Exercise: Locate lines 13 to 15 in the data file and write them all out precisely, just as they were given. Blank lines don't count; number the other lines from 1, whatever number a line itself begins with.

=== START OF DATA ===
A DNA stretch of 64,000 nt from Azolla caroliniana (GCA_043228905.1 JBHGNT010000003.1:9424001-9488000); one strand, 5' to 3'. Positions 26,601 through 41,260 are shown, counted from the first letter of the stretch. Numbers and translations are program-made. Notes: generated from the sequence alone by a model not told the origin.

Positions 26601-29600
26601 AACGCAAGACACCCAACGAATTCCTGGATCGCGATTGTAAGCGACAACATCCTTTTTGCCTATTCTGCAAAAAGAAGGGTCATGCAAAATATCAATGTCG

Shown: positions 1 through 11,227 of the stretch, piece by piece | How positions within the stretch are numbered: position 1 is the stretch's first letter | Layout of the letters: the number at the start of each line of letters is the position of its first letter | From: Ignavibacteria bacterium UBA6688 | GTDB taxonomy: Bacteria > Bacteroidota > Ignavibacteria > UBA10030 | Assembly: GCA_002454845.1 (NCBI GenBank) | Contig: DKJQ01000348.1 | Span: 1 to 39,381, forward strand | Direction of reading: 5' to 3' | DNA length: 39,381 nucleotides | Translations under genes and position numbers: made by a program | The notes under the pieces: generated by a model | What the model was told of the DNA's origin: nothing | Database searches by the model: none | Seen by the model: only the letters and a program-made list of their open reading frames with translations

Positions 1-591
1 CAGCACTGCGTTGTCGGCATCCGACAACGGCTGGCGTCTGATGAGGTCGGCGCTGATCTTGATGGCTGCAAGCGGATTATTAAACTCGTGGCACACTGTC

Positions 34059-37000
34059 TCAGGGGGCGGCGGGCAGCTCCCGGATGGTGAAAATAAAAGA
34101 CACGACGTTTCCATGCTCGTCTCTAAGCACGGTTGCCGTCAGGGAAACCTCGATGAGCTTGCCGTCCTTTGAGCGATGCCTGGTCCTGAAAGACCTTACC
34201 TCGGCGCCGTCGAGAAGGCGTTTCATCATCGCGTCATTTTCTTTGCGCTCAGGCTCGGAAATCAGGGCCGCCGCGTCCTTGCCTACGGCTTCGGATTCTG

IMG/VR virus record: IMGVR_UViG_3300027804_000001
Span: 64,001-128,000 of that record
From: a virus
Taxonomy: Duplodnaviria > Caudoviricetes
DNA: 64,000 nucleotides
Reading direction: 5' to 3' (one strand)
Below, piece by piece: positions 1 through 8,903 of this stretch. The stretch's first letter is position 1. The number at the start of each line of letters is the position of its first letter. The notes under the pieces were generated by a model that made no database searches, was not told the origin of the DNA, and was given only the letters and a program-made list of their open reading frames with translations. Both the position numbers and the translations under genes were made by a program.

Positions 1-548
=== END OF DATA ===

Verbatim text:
From: a virus
Taxonomy: Duplodnaviria > Caudoviricetes
DNA: 64,000 nucleotides